Stepper motor screw drives

I think the Pololu stepper motor swith 38cm lead screw will do the job I want, but I need some advice on the additional devices I need to buy to control and power them.
I want to mount 4 pairs of screw drives to work in tandem, each pair to move a set distance and later move back.
For the prototype that I am currently building, simple manual switiching would do to prove the design in principle, but untimately the final product would have a computer controler.
I also need to know what is the maximum force each screw can exert.

Hi Jim, welcome to our forum!

There are a few components required for getting steppers to turn:

  • Controller of some kind: This will generate pulses on the step pin to tell the stepper driver to advance one step, and drive the direction pin high or low to tell it which direction to move in for that step. Microcontrollers are good at this provided you find the right code to put on them, and a favourite of mine is the Pi Pico:
    Raspberry Pi Pico (with Soldered Headers) | Core Electronics Australia
    Pololu also make boards that are already pre-programmed to control steppers in their Tic series:
    As an added bonus these also include stepper drivers on-board too!
  • Stepper driver: This will handle energising the coils of the stepper driver in the right order, and with the right amount of current (too much and you’ll cook the motor). The motor you’ve picked has a current limit of 1.7A, so whichever driver you pick, make sure it’s capable of that, and capable of limiting to that. A suitable model might be the 8825 in your case:
    DRV8825 Stepper Motor Driver Carrier, High Current | POLOLU-2133 | Core Electronics Australia
    Have a read through that product page for usage tips.
  • Power Supply: Make sure it can deliver enough watts to the stepper driver, and if you run into insufficient speed issues with the motors, try a higher voltage (see product page above for more info)
  • Stepper Motor: Looks like you’ve got this one covered, it connects to the driver through 4 phase wires that need to be in the right order, otherwise the motor will skip instead of turn.

As for the code you will run on a microcontroller if you go down that route, you’ll have to do some research on what is available already, but in general you probably want a limit switch to “home” your steppers, and to think about whether the 4 motors need to move independently.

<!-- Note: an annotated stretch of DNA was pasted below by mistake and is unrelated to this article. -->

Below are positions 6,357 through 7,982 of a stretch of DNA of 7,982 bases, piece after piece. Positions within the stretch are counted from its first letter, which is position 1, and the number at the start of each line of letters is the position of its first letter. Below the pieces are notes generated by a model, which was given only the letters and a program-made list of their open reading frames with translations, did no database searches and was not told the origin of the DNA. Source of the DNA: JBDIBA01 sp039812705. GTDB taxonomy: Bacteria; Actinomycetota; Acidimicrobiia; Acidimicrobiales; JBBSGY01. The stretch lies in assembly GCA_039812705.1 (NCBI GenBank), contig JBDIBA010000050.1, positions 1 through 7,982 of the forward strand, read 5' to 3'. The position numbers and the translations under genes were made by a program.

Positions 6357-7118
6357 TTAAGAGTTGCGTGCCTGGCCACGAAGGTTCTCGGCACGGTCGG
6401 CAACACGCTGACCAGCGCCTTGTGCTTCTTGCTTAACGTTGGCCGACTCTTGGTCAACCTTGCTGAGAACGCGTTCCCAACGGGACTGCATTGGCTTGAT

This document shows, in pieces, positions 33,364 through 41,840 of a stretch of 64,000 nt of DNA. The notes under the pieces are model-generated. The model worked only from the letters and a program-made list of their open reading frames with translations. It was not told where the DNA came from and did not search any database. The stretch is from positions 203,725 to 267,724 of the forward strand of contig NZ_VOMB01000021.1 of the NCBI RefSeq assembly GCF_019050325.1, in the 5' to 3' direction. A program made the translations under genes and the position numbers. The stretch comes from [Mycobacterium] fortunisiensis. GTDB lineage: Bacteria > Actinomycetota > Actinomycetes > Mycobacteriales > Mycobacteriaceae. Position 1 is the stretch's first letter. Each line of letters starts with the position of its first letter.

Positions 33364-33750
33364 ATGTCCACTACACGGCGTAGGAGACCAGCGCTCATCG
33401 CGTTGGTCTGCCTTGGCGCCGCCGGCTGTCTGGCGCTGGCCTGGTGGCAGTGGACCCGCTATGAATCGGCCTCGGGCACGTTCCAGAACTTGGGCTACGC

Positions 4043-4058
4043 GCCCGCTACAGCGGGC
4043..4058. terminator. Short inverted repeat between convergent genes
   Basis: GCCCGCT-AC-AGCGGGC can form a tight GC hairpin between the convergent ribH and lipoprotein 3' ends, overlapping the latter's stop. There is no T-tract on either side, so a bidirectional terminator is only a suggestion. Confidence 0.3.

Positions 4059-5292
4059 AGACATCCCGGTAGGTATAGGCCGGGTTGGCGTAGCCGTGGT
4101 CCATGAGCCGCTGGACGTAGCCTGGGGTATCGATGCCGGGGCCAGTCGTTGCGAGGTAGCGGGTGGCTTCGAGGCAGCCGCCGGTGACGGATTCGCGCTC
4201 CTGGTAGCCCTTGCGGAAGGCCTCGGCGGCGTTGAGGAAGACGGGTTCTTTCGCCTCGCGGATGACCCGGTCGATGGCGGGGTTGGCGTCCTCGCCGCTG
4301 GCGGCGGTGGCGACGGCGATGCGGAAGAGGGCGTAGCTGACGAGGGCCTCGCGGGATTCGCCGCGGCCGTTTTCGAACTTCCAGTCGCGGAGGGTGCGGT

As for the moving torque, it’s usually less than the “hold torque” quoted on stepper motor pages, and you will probably be limited by the axial force maximum quoted on the motor datasheet of 10N or ~1kg.

Let me know if this spurs any followup questions :slight_smile:

This is an example of a manual controller. You still need the driver.

There are several varieties of this controller.
You could use it in analog mode (a potentiometer) or Step/Direction mode (two momentary switches).

For prototyping, if exact precision is not required, this would work:

The cheapest solution is a simple MCU, with additional work required to create some software to drive it. This effort is minimal as any MCU will have examples of how to drive steppers. This option is not only cheapest but is probably closest to the final design. For example:

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Thank you for your very helpful replies.
The protoype curently requires a force of 3Kg per driver but it only has simple sliding mecganisms, so I expect I could reduce the friction to 1Kg either by adding roller bearings or leverage. But a more powerful motor would be a better option. Can Core supply a more powerful motor drive?

Hi Jim,

GoBILDA have much larger motors/screws, though they carry quite a bit more cost:

Could you share some more details about the project? Maybe a diagram? We might have some more suggestions in that case as to where to go next.

Thank you. You have given me lots of options to explore & refine my design. I’ll get back to you soon.